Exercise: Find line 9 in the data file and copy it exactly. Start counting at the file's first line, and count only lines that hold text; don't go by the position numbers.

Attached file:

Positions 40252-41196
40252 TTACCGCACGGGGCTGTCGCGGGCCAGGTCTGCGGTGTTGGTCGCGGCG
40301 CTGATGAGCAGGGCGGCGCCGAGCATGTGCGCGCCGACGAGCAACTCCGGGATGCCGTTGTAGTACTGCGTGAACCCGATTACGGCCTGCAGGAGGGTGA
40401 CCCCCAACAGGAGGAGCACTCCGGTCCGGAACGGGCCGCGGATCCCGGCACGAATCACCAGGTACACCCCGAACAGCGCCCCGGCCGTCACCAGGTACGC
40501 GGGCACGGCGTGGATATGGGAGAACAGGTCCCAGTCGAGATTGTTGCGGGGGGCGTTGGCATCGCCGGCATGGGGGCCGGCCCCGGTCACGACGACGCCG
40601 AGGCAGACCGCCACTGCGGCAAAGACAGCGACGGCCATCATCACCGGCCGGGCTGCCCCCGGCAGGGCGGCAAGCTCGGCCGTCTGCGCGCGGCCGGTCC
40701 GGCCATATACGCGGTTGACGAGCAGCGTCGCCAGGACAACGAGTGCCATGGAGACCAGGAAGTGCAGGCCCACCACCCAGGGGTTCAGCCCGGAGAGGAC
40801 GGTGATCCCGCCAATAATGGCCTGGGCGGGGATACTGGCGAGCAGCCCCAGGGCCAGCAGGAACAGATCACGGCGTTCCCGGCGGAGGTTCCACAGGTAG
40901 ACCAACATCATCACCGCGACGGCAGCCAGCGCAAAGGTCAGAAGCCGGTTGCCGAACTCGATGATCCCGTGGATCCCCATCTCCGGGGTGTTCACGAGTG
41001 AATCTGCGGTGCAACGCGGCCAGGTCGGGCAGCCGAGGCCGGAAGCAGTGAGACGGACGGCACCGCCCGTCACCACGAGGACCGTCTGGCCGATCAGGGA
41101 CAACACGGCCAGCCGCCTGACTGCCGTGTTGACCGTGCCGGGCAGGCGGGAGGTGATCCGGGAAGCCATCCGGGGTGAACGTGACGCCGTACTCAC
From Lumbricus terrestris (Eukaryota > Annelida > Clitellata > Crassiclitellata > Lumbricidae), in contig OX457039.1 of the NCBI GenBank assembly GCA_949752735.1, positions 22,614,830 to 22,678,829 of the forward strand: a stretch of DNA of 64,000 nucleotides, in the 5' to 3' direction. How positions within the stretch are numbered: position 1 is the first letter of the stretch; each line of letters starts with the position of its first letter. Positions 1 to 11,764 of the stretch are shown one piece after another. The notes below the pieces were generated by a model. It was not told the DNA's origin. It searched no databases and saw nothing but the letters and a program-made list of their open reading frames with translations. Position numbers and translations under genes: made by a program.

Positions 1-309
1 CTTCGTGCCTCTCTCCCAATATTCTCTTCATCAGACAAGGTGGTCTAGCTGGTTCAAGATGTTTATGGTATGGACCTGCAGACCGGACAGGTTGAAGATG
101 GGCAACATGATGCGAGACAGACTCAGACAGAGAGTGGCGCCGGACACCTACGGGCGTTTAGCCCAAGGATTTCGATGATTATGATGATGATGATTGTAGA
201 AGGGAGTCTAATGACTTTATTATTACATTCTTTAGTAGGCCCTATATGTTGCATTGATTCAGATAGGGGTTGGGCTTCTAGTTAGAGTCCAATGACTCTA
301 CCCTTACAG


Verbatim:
40901 ACCAACATCATCACCGCGACGGCAGCCAGCGCAAAGGTCAGAAGCCGGTTGCCGAACTCGATGATCCCGTGGATCCCCATCTCCGGGGTGTTCACGAGTG